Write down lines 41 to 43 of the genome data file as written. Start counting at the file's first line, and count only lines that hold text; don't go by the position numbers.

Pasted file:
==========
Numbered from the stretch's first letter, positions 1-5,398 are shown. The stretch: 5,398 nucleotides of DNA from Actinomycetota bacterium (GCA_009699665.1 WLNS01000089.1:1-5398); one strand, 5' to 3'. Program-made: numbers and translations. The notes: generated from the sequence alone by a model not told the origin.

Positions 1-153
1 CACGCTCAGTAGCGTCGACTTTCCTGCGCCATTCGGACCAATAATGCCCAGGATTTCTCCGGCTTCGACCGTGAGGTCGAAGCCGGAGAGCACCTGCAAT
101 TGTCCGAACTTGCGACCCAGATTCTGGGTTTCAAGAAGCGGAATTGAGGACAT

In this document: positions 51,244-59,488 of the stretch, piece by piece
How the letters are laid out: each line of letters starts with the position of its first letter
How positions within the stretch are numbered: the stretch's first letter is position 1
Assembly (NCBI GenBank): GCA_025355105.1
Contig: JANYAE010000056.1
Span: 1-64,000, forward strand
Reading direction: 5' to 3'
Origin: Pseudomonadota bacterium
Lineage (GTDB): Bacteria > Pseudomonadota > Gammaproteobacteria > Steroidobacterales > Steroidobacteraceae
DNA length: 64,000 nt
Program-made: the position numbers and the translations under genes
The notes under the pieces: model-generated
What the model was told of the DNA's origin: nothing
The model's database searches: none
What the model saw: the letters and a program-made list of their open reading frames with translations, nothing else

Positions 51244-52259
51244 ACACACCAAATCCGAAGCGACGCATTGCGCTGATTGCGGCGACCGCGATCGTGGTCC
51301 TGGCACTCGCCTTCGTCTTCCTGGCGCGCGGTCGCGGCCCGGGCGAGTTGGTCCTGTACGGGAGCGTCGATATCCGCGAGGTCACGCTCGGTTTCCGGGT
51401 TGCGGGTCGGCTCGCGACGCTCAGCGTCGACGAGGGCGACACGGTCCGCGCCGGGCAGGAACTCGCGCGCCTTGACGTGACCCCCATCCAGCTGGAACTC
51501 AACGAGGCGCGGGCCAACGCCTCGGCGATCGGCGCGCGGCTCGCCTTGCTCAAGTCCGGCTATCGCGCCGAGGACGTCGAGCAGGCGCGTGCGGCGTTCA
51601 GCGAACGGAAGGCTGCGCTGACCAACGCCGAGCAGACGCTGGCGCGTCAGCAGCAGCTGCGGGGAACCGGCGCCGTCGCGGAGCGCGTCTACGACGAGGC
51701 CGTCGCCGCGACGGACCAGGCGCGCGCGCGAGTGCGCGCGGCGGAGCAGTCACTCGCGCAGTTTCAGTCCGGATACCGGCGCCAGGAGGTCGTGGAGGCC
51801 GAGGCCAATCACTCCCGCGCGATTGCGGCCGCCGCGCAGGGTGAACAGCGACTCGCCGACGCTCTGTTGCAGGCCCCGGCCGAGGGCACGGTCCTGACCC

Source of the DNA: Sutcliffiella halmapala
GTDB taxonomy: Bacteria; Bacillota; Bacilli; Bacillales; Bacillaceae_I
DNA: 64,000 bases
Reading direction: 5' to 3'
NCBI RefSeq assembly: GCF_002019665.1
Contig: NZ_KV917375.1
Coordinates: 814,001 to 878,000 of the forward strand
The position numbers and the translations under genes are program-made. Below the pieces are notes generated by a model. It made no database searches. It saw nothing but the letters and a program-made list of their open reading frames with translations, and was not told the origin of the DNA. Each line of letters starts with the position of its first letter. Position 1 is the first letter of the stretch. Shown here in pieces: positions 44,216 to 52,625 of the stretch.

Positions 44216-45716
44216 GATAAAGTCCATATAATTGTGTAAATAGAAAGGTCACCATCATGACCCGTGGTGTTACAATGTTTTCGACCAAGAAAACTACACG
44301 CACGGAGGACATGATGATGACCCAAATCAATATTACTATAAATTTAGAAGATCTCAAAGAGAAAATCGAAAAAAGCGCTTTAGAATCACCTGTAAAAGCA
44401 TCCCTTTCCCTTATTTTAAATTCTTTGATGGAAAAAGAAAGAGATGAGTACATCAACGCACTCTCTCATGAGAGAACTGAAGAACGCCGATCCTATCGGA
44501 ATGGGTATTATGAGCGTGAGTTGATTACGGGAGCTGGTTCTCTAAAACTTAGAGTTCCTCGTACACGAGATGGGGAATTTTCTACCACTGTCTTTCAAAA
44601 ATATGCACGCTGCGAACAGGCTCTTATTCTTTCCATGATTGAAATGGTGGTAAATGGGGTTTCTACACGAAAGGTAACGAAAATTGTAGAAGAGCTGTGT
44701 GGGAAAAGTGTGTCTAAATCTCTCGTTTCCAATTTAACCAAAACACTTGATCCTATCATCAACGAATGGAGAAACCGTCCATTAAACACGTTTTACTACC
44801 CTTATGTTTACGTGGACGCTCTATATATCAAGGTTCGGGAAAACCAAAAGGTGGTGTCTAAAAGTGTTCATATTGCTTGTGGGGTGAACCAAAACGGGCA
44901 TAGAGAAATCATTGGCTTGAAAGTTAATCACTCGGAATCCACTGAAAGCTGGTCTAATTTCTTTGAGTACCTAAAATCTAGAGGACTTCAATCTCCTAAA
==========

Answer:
44601 ATATGCACGCTGCGAACAGGCTCTTATTCTTTCCATGATTGAAATGGTGGTAAATGGGGTTTCTACACGAAAGGTAACGAAAATTGTAGAAGAGCTGTGT
44701 GGGAAAAGTGTGTCTAAATCTCTCGTTTCCAATTTAACCAAAACACTTGATCCTATCATCAACGAATGGAGAAACCGTCCATTAAACACGTTTTACTACC
44801 CTTATGTTTACGTGGACGCTCTATATATCAAGGTTCGGGAAAACCAAAAGGTGGTGTCTAAAAGTGTTCATATTGCTTGTGGGGTGAACCAAAACGGGCA